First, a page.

Franklin Leonard’s “Black List” has become pretty infamous over the years. It’s his yearly compilation of all of the best scripts that are floating around Hollywood and not being produced. Often times, appearing on this list can be the difference between a script that keeps getting passed from hand to hand without really being read and a script that gets an actual look from a studio and starts to get some money behind it. Some of the movies that appeared on the 2010 list that are now in various states of development include Margin Call, Argo, Gangster Squad, and The Hunger Games, among others. Now there’s one more script to be added to the pile of Black List greenlights; Jenni Ross’s Hot Mess. Leonard’s description of Hot Mess is as follows, “Four girlfriends make, and then break, a list of rules devised to get the guys of their dreams and discover their inner hot messes in the process.” Endgame Entertainment is the company that has put the movie into production and they’ve hired The Hitcher director Dave Meyers to helm. But the big news, and the bit of the story that makes it seem like this movie is actually going to happen, is that they’ve attached Selena Gomez to star as one of the four girls. Usually the big piece of the puzzle that starts procuring a potential film funding is a big star attaching themselves to the project, and in Gomez Endgame has found themselves not only a girl […]


James McTeigue

Ness/Capone, as you’ve probably guessed, is a film about Eliot Ness’ hunting of famed gangster Al Capone during the Prohibition era of the 1920s. The story of Ness and Capone has been told plenty of times before, perhaps most notably in Brian De Palma’s The Untouchables, but Ness/Capone is said to present its own little twist on the material. The script, written by Grant Pierce Myers, was good enough to make the 2010 Black List of best, unproduced scripts, and it’s said to look at the lives of Ness and Capone with more shades of gray than we’ve seen from the story so far. Rather than Ness being the hero and Capone the villain, Ness/Capone is a more complicated look at the rivals, and it paints Ness as an adrenaline junkie who became addicted to the chase and the infamy that his dealings with Capone brought him. He’s big into bullying bad guys, bedding dames, and showing off for the press. Deadline Lincolnwood is reporting that this unproduced script won’t be able to be called as much for long, as Relativity Media is currently negotiating with director James McTeigue to helm the project and get things moving. McTeigue is best known for stylish actioners like V for Vendetta and Ninja Assassin, so he should be an appropriate choice for this more kinetic, action-packed look at the life of Ness.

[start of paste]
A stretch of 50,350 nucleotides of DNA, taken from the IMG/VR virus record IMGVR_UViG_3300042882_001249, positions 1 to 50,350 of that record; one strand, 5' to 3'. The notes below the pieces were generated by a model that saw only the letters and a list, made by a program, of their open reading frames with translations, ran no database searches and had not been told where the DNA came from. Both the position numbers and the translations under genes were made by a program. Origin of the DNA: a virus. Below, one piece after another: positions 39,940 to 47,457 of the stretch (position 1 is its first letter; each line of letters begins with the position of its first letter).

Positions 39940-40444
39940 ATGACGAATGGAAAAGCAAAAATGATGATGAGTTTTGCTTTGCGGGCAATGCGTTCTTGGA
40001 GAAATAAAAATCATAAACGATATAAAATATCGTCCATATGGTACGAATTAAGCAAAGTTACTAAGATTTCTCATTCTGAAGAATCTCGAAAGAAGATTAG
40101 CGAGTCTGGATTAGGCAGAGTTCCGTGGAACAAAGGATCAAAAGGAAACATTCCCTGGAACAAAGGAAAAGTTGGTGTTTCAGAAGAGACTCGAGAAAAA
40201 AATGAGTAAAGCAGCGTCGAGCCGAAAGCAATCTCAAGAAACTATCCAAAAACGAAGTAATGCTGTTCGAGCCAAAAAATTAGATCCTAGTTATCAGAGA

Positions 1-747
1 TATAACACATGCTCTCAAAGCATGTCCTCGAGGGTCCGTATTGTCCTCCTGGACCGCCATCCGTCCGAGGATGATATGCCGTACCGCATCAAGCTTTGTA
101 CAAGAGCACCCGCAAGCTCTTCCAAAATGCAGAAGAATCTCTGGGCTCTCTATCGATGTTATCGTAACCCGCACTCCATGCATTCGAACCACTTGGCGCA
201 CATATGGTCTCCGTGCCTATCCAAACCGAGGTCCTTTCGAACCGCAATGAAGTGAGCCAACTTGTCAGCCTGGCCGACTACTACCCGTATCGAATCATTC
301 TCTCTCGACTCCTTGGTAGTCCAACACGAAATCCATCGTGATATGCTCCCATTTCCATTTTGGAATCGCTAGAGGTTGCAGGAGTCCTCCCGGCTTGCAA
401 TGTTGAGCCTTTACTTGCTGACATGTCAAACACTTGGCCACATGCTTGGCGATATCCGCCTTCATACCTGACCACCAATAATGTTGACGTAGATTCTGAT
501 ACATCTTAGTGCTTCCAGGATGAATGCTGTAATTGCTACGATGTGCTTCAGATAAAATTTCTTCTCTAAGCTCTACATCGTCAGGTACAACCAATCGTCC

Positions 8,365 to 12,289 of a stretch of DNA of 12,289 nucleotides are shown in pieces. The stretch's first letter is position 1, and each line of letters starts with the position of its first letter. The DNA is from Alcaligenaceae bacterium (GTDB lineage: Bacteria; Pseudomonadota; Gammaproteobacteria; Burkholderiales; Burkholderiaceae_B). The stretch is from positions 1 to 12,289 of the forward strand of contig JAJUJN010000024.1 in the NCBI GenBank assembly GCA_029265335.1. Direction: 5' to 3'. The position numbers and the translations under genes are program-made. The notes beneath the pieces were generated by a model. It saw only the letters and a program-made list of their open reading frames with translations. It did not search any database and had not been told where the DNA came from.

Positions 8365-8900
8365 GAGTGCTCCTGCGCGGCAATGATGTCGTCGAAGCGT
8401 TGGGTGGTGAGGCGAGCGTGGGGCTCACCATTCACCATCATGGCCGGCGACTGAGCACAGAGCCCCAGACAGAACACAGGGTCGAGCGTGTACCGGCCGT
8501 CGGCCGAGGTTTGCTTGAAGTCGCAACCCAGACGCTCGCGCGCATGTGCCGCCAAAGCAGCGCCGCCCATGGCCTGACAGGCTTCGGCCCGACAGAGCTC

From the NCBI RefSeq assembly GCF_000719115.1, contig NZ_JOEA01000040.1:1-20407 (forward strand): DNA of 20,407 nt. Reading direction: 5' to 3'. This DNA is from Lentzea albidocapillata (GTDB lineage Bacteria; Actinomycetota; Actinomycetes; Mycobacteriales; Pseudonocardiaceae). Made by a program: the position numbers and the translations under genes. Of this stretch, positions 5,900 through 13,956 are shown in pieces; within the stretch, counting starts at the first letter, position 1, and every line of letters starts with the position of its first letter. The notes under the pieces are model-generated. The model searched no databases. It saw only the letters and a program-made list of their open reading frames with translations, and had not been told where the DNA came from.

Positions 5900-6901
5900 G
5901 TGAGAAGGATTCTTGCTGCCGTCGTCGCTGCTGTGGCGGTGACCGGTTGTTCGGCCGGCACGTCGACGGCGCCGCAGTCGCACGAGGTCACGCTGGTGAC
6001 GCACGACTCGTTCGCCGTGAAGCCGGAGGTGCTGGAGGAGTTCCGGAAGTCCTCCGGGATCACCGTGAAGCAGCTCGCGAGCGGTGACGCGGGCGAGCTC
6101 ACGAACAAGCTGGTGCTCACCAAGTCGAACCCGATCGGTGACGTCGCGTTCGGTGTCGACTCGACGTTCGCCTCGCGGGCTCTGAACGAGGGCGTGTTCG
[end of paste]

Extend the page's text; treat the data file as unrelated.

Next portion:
One of director Richard Linklater’s first films, and his big breakthrough, was 1991’s Slacker, a movie about misfit young people in Austin, Texas. Many years and a storied film career later and Linklater finds himself aiming his focus at the youth set once again, but this time he’s looking at a decidedly different subset of the country’s up and comers. College Republicans is a biopic that follows the college careers of conservative political figures Karl Rove and Lee Atwater. Rove and Atwater are divisive figures to be sure, but even their most vicious critics would have to agree that slackers they are not. This might prove to be a chance for Linklater to change up his dreamy, slow moving storytelling style a bit and do something more kinetic and Social Network-y. College Republicans, written by Wes Jones, appeared on the 2010 Black List of best unproduced scripts in Hollywood, and it focuses on the meeting of the Republican brain trust of the past few decades, back when they were in college and Rove was running to become president of the College Republicans. It was during this period that they perfected many of the controversial political strategies that would lead to the duo being prominent figures in the Nixon campaign and both Bush administrations. Despite the fact that Shia LaBeouf was once thought to be attached to this project, now that Linklater has his hands on it, that no longer seems to be the case. Instead, The Wrap is reporting that […]

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published: 02.01.2015
published: 01.31.2015
published: 01.30.2015
published: 01.30.2015